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Sharpen Yourself • Sharpen Your Team • Sharpen Your Organisation



The Weekly Magazine For Trailblazing Leaders And Managers




Skills for beginners

Excellent Performance

Management for

Excellent Employees


Antidote to Poor

Business Operations

Conflict Management

and Appraisal Skills:

A Powerful Combo








by Nicholas C. Hill FIC FInstLM

The Incredible Hulk Syndrome:

Anger Management in 10 Easy Steps




Advanced Communication Skills For Beginners4


Antidote to Poor Business Operations6

COVER STORY: The Incredible Hulk Syndrome:

Anger Management in 10 Easy Steps8

Conflict Management and Appraisal Skills:

A Powerful Combo10

Do Managers Really Need Management Courses?13

Excellent Performance Management

for Excellent Employees14

How Leaders Manifest The Butterfly Effect16

Management Modelling19

The Good, The Bad and The Ugly Manager21

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whatsoever in recommending his services.”

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Letter From the Author & Editor

Nicholas C. Hill


Born in 1971, a modern thought

leader and international Trainer of

strategic leadership and management

development, Nicholas Hill is the

Managing Director and Principal

Trainer for The Hill Consultancy Ltd.

Nicholas is an INLPTA Licensed

NLP Business Trainer and INLPTA

Accredited Executive Master Coach

having received over one thousand

CPD training hours.

Nicholas is also a qualified Fellow

of the Institute of Leadership and

Management and a Fellow of The

Institute of Consulting, having

trained thousands of delegates

of corporations and SMEs at all

management levels since 1996.

Qualifications And Endorsements

• INLPTA Licensed NLP Business Trainer

• INLPTA Accredited Executive Master Coach

• INLPTA Accredited NLP Master Practitioner

• ANLP Registered Trainer Member

• Guild of NLP Registered Gold Trainer Member

• Licensed ILM Endorsed Provider

• ILM Fellow

• IC Fellow

• Graduate of Dale Carnegie Trainers’ Training

• Diploma Graduate in Theology

• BIPP Fellow

For more information please visit

The third issue from the Hill Consultancy Ltd’s leadership and

management development magazine once again boasts of informative,

engaging, and relevant articles for all kinds of professionals out there.

The subjects tackled in these articles cover a wide range of areas that

fall within the scope of management and leadership. Carefully selected

to present career development principles and practices in a nutshell,

the topics highlighted herein are of utmost importance to individuals

who seek to finally learn and adequately nurture the much needed edge

in their professional ventures. With how competitive organisational or

business environments are nowadays, it is indeed of the essence to learn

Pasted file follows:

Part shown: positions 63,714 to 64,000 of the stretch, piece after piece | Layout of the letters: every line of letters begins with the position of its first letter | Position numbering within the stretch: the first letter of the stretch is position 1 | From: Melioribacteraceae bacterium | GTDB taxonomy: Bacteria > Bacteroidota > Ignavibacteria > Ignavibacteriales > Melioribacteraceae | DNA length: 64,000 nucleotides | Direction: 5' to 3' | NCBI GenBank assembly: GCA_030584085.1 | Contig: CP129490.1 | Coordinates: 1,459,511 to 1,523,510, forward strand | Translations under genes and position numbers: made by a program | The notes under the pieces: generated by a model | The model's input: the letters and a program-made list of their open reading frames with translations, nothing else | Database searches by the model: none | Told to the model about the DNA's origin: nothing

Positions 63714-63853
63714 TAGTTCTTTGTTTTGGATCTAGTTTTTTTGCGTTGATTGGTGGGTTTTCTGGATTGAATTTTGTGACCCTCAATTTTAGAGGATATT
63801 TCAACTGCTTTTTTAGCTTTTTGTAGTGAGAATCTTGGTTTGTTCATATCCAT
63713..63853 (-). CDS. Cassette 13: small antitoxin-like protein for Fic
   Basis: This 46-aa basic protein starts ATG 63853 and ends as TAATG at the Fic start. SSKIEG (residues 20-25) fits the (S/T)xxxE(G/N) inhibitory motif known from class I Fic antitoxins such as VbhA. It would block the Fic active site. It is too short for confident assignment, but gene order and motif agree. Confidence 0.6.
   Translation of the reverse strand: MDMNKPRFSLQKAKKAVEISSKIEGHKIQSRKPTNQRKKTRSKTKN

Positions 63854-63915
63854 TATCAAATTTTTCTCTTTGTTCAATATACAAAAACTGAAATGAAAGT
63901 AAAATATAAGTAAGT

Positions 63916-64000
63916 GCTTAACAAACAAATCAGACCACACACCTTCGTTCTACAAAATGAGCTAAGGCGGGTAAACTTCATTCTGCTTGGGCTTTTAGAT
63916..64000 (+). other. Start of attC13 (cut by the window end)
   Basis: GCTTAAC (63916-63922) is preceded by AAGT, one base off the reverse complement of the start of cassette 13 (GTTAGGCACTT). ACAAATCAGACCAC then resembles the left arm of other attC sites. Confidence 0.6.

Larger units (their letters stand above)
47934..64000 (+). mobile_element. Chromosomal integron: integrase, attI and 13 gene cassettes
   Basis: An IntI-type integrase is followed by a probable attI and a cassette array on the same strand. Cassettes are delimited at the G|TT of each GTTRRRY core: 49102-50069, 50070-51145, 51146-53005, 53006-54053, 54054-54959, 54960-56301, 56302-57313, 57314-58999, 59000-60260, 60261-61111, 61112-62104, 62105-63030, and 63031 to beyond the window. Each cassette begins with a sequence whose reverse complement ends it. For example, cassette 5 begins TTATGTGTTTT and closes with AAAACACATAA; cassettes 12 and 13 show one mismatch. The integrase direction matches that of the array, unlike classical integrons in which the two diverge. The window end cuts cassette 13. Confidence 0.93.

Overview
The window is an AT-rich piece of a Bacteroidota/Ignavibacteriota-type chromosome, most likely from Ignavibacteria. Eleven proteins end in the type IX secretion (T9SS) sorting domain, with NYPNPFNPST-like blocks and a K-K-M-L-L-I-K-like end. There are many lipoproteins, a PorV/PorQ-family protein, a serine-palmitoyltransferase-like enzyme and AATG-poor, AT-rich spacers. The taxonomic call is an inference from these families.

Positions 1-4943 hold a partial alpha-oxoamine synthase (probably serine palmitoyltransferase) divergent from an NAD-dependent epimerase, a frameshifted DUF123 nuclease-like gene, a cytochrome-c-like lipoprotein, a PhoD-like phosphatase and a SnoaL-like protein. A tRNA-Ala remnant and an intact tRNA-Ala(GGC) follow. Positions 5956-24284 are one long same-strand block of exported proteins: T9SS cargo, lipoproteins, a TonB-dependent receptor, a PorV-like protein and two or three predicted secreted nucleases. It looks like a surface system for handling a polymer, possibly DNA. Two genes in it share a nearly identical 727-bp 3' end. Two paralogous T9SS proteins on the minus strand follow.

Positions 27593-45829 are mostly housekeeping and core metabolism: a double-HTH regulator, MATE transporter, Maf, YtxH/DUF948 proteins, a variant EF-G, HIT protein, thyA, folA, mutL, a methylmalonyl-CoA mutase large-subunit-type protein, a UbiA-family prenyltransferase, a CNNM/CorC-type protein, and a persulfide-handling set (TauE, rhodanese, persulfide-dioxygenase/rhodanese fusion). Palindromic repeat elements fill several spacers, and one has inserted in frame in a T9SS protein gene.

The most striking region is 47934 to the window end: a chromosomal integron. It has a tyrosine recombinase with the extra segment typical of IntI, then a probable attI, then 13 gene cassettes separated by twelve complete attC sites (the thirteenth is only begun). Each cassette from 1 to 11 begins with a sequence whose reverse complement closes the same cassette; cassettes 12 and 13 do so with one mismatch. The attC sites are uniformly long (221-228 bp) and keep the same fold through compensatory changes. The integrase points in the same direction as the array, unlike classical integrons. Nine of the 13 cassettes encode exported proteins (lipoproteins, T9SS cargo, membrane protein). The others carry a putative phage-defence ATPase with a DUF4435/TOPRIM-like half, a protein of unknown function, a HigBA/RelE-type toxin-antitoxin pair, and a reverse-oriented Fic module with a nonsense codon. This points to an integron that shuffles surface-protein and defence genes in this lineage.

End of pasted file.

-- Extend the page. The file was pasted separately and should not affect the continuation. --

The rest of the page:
the hows and the whys of efficiently existing, performing, contributing,

and succeeding in these highly charged professional settings.

From very specific to more general concepts, here are the topics

discussed in this magazine.

This Issue delves into competencies, which are known to govern,

directly or indirectly, individuals’ day-to-day undertakings including

those that fall outside career-related ventures. These competencies

and character traits, including self esteem, accountability, and

communication skills are just some of the core strengths shared

by leaders, thinkers, innovators, and trailblazers that have made

a considerable impact in their respective field and in the world in

general. To be able to master these strengths is an individuals’ jumpoff

point to achieving professional triumph.

Specific skills that cater to key organisational functions are also

discussed in this issue, such as anger management, conflict

management, and performance management. These competencies

are helpful for people belonging to different job posts or industries.

Individuals who handle human resource as well as employee

development and training are just some of the professionals who

would benefit from this set of expertise. The mastery of these

competencies is also quite advantageous for individuals in decidedly

specific professions like those in healthcare, food service, hospitality

industry, and the academe, to name a few.

Of course, this issue will not be complete without articles that zero

in on key concepts regarding management or leadership skills.

Through these accounts, readers will get indoctrinated regarding

contemporary and highly acclaimed leadership and management

tools and paradigms. One such management paradigm highlighted

in the magazine is management modelling which is presently one of

the most widely discussed, and at times, debated upon management

practices. Being familiar with various styles and approaches in

management and leadership can help individuals to tailor fit a

leadership template based on specific needs and requirements, and

which could ensure utmost efficacy.

There is a lot to gain from reading the articles included in this

magazine. There is something here for each and everyone. Whether

you are already on the way to a corner office or are yet to kickstart

a competitive career, the ideas ready to be derived from these

articles will aid you, in one way or another, during the course of your

professional venture. Skipping this magazine is as good as declaring

disinterest toward the potential of triumph, whether in your given

career or life in general.




SKILLS for Beginners

Advanced communication skills are an acquired

competency. In order to master this know-how,